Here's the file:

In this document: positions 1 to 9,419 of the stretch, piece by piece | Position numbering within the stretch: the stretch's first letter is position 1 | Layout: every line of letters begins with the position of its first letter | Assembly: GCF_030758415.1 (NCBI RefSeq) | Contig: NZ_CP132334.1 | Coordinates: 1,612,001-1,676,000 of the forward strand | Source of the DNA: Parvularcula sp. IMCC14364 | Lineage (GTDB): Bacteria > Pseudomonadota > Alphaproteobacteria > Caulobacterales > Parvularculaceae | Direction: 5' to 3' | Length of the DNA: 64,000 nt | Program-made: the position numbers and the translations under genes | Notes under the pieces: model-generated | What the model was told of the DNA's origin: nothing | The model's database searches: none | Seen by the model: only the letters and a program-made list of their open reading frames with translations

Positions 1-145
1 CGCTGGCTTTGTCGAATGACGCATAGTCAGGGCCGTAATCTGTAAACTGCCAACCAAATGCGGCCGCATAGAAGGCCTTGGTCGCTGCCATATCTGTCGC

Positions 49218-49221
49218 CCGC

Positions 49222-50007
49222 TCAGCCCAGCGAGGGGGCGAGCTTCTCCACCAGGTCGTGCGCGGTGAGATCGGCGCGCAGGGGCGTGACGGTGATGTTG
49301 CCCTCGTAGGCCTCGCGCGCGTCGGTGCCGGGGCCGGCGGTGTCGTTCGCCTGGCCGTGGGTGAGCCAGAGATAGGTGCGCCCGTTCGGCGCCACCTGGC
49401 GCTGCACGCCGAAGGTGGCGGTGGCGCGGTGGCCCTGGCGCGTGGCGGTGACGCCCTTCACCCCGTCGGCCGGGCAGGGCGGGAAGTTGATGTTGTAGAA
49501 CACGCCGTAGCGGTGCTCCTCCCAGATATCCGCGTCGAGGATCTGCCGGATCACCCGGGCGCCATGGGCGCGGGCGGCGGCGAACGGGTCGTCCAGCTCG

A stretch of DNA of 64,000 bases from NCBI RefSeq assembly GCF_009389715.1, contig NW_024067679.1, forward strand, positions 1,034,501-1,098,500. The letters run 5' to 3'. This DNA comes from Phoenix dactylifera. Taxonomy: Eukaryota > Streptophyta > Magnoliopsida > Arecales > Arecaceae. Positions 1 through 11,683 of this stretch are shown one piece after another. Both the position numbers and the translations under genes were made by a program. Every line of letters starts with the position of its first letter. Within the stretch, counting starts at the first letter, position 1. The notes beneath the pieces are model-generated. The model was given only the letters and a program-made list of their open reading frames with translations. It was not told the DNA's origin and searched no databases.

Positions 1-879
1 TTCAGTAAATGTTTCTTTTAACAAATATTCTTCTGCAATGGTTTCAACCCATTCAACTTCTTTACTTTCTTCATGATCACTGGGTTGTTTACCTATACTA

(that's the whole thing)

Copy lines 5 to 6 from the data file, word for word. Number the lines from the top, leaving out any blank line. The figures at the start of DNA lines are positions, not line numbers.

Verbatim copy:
49218 CCGC

Positions 49222-50007